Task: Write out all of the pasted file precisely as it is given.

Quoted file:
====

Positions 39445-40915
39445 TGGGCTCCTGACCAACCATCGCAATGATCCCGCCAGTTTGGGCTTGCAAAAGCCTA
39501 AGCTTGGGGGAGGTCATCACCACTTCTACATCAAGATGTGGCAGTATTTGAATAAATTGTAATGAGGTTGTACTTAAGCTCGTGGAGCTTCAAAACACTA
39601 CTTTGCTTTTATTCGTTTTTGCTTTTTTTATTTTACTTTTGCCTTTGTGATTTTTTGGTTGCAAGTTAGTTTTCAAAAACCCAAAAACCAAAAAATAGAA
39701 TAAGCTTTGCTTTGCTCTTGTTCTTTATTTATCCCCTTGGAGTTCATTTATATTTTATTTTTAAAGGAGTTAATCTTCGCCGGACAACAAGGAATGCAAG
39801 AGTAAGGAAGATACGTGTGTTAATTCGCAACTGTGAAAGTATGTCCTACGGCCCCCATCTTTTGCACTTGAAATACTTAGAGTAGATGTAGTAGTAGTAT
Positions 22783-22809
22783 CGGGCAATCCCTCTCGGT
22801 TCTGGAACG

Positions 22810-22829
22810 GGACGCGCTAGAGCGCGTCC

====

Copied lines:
Positions 39445-40915
39445 TGGGCTCCTGACCAACCATCGCAATGATCCCGCCAGTTTGGGCTTGCAAAAGCCTA
39501 AGCTTGGGGGAGGTCATCACCACTTCTACATCAAGATGTGGCAGTATTTGAATAAATTGTAATGAGGTTGTACTTAAGCTCGTGGAGCTTCAAAACACTA
39601 CTTTGCTTTTATTCGTTTTTGCTTTTTTTATTTTACTTTTGCCTTTGTGATTTTTTGGTTGCAAGTTAGTTTTCAAAAACCCAAAAACCAAAAAATAGAA
39701 TAAGCTTTGCTTTGCTCTTGTTCTTTATTTATCCCCTTGGAGTTCATTTATATTTTATTTTTAAAGGAGTTAATCTTCGCCGGACAACAAGGAATGCAAG
39801 AGTAAGGAAGATACGTGTGTTAATTCGCAACTGTGAAAGTATGTCCTACGGCCCCCATCTTTTGCACTTGAAATACTTAGAGTAGATGTAGTAGTAGTAT
Positions 22783-22809
22783 CGGGCAATCCCTCTCGGT
22801 TCTGGAACG

Positions 22810-22829
22810 GGACGCGCTAGAGCGCGTCC